• During the time of youth, one should be accustomed to work

Man, my dear sons, was born to work. Adam was placed in the earthly Paradise so he would cultivate it. The Apostle Saint Paul says: ‘Whoever does not work should not eat, Si quis non vult operari, nec manducet’ (2Thess 3:10). By work is understood the fulfillment of one’s duties, whether they be studies, art, or some occupation. We are all workers. Remember that by work, you can make yourselves meritorious to society, to religion, you can do good to your souls, especially if you offer to God the occupations of each day. […] Remember that your age is the springtime of life. The one who does not accustom himself to work during his youth will be an idler until his old age, to the dishonor of the motherland and his relatives, and perhaps with irreparable damage to his own soul, because idleness brings with it all kinds of vices. (Saint John Bosco. Biografía y escritos (Biography and Writings), Second edition, Madrid: BAC, 1967, pg. 489

  • On the holy fear of God depends all temporal and eternal good

Remember, dear young people, that we have been created to know, love and serve God, our Creator, and that of no use to us whatsoever is all the knowledge of the world and all the riches of the universe without the fear of God. On this holy fear depend all our temporal and eternal good. To keep us in the fear of Go, prayers, the Sacraments, and the Word of God are of aid to us. (Saint John Bosco. Biografía y escritos (Biography and Writings), Second edition, Madrid: BAC, 1967, pp. 489-490)

  • Virtues are the best ornament of a youth

Remember, dear young people that you are the Lord`s delight. Happy is the one who begins to observe the law of God ever since he is small. God deserves to be loved, because he has created us, he has redeemed us, he conserves us and has granted us innumerable benefits, and has a great reward for reserved for the one who keeps his law. Charity is that which distinguishes the sons of God from the sons of the devil and the world. The one who gives good counsel to his companions does a great work of charity. Obey your superiors, according to the mandate of God, and all will be well. The virtues that form the best ornament of a Christian youth are charity, purity, humility and obedience. (Saint John Bosco. Biografía y escritos (Biography and Writings), Second edition, Madrid: BAC, 1967, pg. 416)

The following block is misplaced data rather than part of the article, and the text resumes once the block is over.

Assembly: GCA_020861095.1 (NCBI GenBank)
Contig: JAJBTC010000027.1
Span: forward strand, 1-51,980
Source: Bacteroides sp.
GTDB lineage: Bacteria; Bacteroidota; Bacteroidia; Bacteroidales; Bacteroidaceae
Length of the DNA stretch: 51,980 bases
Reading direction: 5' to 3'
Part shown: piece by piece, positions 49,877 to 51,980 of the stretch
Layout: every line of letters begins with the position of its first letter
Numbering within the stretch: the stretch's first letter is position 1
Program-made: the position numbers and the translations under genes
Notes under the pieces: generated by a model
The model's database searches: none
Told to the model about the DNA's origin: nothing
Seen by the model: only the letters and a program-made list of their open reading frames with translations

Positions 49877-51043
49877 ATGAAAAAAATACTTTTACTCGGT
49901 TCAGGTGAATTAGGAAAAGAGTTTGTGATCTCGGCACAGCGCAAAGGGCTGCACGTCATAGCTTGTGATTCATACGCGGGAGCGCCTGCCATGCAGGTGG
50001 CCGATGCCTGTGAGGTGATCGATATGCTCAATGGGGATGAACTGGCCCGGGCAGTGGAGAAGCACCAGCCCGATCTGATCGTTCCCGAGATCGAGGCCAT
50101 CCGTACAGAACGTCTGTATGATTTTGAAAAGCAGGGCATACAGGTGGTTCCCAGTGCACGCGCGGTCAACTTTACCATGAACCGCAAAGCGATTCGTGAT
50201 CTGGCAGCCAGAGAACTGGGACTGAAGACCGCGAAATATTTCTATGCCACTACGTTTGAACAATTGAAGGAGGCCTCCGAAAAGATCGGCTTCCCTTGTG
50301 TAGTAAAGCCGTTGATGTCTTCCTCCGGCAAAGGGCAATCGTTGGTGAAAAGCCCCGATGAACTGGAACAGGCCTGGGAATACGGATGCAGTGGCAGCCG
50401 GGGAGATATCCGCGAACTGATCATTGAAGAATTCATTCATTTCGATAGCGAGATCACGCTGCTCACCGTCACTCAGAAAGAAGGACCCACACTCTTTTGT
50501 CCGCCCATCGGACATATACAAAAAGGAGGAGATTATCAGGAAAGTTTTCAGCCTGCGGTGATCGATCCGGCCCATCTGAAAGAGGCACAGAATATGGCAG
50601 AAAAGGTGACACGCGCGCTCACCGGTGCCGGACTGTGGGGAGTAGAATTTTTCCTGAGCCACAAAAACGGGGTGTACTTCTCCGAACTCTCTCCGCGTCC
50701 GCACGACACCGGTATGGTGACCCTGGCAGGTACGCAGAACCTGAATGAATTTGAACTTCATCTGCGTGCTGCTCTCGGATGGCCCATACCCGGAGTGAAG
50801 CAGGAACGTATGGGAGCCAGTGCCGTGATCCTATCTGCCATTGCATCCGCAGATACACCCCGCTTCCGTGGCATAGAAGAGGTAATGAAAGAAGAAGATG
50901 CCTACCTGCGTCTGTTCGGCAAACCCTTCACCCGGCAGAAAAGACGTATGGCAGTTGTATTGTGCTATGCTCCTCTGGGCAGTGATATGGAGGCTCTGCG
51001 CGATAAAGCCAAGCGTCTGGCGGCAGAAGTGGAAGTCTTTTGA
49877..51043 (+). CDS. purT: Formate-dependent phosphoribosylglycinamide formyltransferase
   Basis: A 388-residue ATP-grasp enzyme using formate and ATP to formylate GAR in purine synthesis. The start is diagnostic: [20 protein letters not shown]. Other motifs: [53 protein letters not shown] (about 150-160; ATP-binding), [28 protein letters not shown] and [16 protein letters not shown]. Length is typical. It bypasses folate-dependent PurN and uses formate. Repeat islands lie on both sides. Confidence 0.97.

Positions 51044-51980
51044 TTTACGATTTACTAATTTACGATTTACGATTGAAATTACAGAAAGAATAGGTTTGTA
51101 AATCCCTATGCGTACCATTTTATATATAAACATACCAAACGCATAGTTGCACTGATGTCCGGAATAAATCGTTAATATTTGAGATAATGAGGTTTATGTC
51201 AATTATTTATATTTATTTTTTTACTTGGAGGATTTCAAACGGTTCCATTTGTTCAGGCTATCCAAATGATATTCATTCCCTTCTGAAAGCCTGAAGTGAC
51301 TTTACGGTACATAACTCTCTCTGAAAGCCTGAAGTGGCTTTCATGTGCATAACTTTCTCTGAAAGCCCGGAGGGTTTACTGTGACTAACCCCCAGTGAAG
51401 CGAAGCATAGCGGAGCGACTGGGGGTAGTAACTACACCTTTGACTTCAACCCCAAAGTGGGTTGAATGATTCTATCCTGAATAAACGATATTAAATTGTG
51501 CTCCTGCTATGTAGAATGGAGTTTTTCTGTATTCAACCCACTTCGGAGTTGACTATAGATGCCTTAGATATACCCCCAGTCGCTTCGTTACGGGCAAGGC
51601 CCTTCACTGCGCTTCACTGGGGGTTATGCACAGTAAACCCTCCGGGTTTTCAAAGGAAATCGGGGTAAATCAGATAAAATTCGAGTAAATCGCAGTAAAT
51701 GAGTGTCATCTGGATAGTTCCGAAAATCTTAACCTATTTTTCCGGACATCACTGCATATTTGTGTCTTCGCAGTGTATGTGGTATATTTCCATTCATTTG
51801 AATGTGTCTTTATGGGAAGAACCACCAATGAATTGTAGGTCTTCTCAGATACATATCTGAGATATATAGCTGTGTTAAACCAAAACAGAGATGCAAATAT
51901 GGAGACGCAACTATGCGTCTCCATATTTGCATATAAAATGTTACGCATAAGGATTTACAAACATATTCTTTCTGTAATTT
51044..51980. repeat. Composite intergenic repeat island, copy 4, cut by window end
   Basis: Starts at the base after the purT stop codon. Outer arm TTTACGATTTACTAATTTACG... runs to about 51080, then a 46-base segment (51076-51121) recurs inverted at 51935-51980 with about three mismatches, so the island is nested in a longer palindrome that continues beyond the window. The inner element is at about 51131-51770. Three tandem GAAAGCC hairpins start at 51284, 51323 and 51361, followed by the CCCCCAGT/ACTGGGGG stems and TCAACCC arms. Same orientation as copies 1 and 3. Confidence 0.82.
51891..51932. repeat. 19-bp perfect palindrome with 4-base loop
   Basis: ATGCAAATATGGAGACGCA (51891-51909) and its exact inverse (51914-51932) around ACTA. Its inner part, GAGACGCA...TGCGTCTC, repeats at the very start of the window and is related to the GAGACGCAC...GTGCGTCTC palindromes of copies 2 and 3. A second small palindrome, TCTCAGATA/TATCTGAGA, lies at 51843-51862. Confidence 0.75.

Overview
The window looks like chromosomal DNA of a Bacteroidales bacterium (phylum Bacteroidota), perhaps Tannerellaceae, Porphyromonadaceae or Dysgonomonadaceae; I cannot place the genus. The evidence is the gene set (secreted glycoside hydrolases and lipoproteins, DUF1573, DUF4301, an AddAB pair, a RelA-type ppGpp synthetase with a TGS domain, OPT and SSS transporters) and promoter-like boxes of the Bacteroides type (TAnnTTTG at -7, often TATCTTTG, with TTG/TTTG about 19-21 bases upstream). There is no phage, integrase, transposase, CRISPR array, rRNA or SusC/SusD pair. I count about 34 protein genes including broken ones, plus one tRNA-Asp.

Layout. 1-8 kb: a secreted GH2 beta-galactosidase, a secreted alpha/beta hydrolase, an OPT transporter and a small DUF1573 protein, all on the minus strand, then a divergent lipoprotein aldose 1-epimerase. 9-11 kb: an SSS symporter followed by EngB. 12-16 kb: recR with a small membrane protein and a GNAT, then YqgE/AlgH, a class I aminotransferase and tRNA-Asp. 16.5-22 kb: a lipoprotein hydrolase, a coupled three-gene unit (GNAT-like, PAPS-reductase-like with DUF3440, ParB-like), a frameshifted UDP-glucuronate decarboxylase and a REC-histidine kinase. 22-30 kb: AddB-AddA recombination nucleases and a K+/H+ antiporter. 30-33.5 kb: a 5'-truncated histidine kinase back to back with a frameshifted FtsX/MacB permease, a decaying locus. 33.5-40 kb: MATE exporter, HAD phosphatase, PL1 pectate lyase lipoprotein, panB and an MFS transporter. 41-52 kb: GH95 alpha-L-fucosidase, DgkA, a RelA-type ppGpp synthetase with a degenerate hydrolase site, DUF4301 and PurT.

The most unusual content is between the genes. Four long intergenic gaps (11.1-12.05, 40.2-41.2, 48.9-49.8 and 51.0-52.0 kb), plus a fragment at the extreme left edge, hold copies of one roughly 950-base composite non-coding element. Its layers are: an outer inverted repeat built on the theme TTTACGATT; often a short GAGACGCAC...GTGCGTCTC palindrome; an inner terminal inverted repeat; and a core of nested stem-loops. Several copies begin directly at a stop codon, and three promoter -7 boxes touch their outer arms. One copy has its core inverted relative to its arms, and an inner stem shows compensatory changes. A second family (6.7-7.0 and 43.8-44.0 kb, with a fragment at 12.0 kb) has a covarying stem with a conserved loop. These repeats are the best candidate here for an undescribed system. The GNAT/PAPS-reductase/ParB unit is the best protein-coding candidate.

• Begin when little to walk valiantly along the path of virtue

How difficult it is to uproot a vice that has taken root in youth! […] Each one of you should strive to acquire good habits, because in this way it will be easy for him to practice virtue. The habits formed in youth, generally last a lifetime: if they are good, they lead to virtue and they give us the moral security of eternal salvation. History teaches us that at all times virtue was loved, and those who practice it venerated and honored; on the contrary, vice was always reproved, and those who practice the vices despised. This should serve as an incentive for us on to flee from it constantly and practice virtue. Whoever wants to be great should begin when he is to and walk valiantly along the path of virtue. (Saint John Bosco. Biografía y escritos (Biography and Writings), Second edition, Madrid: BAC, 1967, pg. 416)

  • Christians should seek to know the divine will

My sons: God in his eternal councils has destined to each one of you a condition of life with its corresponding graces. As in any other circumstance, also in this one, which is of capital importance, the Christian should seek to know the divine will, imitating Jesus Christ, who declared that he had come to the earth solely to fulfill the will of His eternal Father. It is very important then, my dear ones, that you seek to see clearly, so as not to labor in occupations which the Lord does not will for you. (Saint John Bosco. Biografía y escritos (Biography and Writings), Second edition, Madrid: BAC, 1967, pg. 422)

  • Detach yourselves form earthly things to rise toward heaven

My sons, detach yourselves form earthly things. Imitate the little birds when they want to leave the nest. They start to leave the edge of the nest, they flap their little wings, they try to lift into the air, they try out their strength. So should you do too: flap your wings a little to rise toward heaven… Begin with little things, with what is necessary for your eternal salvation. (Saint John Bosco. Biografía y escritos (Biography and Writings), Second edition, Madrid: BAC, 1967, pg. 412)

  • The world is most ungrateful. Do not expect recompense form the world, but only from God

Young people, accustom yourselves to saying to the devil: I cannot, I have only one soul! This is true Christian logic. Because of this, purity of intention, do that which pleases God, obey God. The benefit is: the world is most ungrateful, it is impossible to keep it happy; the best counsel that can be given is to not expect recompense form the world, but only from God. (Saint John Bosco. Biografía y escritos (Biography and Writings), Second edition, Madrid: BAC, 1967, pp. 410-411)